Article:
HOPKINSVILLE, Ky. (AP) — A western Kentucky church has turned its basement into a daytime shelter for homeless people.
The Rev. Emmanuel Luther told the Kentucky New Era (http://bit.ly/UikrWR) that the shelter opened this month at Freeman Chapel CME Church in Hopkinsville. The shelter will be open seven days a week until 5 p.m., which the Salvation Army opens its doors for the night.
Luther said he decided to take the action after being approached by a woman who asked to spend the night at the church because she had nowhere else to go. He said the encounter opened his eyes to issues facing homeless people in the area and he wanted to do something to help.
"Several times we've had people who just knocked on the door at the church and said, 'can we just sit in there for a while?'" Luther said. "If a person is homeless, there's nowhere within the Christian County area that they're able to find somewhere to get out of the weather or to sit down and regroup."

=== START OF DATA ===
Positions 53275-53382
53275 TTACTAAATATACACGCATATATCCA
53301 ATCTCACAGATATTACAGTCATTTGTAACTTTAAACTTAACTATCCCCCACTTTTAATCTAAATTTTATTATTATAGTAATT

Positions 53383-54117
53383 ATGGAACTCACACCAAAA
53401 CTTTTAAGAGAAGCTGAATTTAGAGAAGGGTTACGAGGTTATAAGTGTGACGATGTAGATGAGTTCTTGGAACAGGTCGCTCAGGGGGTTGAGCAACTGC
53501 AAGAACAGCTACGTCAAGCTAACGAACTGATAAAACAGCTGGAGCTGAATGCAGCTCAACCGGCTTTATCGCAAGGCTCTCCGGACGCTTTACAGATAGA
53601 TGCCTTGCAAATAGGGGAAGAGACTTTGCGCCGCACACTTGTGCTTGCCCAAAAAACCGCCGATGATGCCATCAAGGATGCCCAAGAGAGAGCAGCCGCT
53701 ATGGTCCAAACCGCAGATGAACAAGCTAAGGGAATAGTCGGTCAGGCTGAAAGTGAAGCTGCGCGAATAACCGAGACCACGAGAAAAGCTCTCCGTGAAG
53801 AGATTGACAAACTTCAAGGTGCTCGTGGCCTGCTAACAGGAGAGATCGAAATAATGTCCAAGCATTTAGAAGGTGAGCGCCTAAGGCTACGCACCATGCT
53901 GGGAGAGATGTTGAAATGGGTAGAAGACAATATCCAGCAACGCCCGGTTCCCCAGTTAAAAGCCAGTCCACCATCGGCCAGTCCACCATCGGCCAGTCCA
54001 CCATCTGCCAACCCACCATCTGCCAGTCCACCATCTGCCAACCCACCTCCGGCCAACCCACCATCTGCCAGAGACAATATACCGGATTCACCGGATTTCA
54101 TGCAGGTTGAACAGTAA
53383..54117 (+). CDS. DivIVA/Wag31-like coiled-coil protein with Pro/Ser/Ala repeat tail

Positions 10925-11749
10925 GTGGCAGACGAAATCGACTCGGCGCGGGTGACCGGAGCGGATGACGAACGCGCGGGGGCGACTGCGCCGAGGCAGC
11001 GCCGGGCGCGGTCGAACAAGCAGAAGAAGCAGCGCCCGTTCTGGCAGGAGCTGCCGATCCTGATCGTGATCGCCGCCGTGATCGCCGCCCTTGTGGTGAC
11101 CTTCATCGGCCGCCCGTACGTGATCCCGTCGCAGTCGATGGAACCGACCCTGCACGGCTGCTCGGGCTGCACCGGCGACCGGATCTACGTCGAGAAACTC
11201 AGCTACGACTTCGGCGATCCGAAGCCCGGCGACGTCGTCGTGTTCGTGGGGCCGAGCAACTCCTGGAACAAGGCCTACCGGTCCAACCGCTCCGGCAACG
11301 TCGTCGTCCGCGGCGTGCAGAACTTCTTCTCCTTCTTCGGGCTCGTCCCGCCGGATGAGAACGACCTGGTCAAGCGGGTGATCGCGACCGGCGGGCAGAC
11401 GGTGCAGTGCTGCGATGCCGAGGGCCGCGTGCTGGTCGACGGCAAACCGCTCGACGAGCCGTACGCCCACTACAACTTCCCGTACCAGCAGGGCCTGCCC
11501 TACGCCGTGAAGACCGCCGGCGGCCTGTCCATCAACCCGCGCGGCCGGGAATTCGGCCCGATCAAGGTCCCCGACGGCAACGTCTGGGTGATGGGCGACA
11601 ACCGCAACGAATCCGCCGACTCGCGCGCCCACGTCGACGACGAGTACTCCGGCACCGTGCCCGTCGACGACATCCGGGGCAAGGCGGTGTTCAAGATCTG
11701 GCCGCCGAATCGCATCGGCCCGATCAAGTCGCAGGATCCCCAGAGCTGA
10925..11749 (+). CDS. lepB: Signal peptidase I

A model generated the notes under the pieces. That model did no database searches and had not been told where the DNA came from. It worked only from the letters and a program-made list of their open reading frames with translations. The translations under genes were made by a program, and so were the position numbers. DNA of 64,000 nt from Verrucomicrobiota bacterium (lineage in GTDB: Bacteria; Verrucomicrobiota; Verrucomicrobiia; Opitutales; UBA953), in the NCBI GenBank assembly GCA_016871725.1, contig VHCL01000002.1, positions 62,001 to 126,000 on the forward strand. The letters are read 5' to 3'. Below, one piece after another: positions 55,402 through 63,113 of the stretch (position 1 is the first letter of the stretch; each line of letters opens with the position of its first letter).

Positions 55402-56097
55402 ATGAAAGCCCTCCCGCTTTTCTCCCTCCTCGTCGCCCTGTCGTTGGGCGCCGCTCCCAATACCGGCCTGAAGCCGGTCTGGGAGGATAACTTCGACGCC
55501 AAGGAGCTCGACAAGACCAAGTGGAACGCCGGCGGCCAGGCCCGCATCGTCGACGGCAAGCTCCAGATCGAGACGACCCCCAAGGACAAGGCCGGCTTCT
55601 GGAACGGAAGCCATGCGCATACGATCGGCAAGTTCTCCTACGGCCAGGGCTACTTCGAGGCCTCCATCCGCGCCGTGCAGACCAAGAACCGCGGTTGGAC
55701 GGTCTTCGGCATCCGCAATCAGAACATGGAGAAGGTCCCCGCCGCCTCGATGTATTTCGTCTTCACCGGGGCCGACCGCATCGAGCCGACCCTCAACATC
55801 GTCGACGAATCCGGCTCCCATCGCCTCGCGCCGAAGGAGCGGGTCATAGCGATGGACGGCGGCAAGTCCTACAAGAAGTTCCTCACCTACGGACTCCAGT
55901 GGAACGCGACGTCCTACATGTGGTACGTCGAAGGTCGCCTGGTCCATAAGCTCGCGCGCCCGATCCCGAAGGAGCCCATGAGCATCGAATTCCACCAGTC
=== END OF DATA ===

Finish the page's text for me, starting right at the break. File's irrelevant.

He said the shelter will provide a restroom, television and light refreshments like hot coffee, juice and snacks. Although he estimated up to 95 people might visit the shelter, he said he expects costs — mainly for utilities and janitorial staff — to remain low.
"It's not a heavy expense because the church is already open and the lights are already on," Luther said.
He said the church will pay the costs for now, but plans to apply for grants to help defray expenses.
Luther said the church is just trying to help the community.
"We're a Christian organization, so we definitely have to take into consideration the needs of the people, regardless of if they're in our church or any other church," shelter director Ira Owens said. "It's about having a helping hand and reaching out."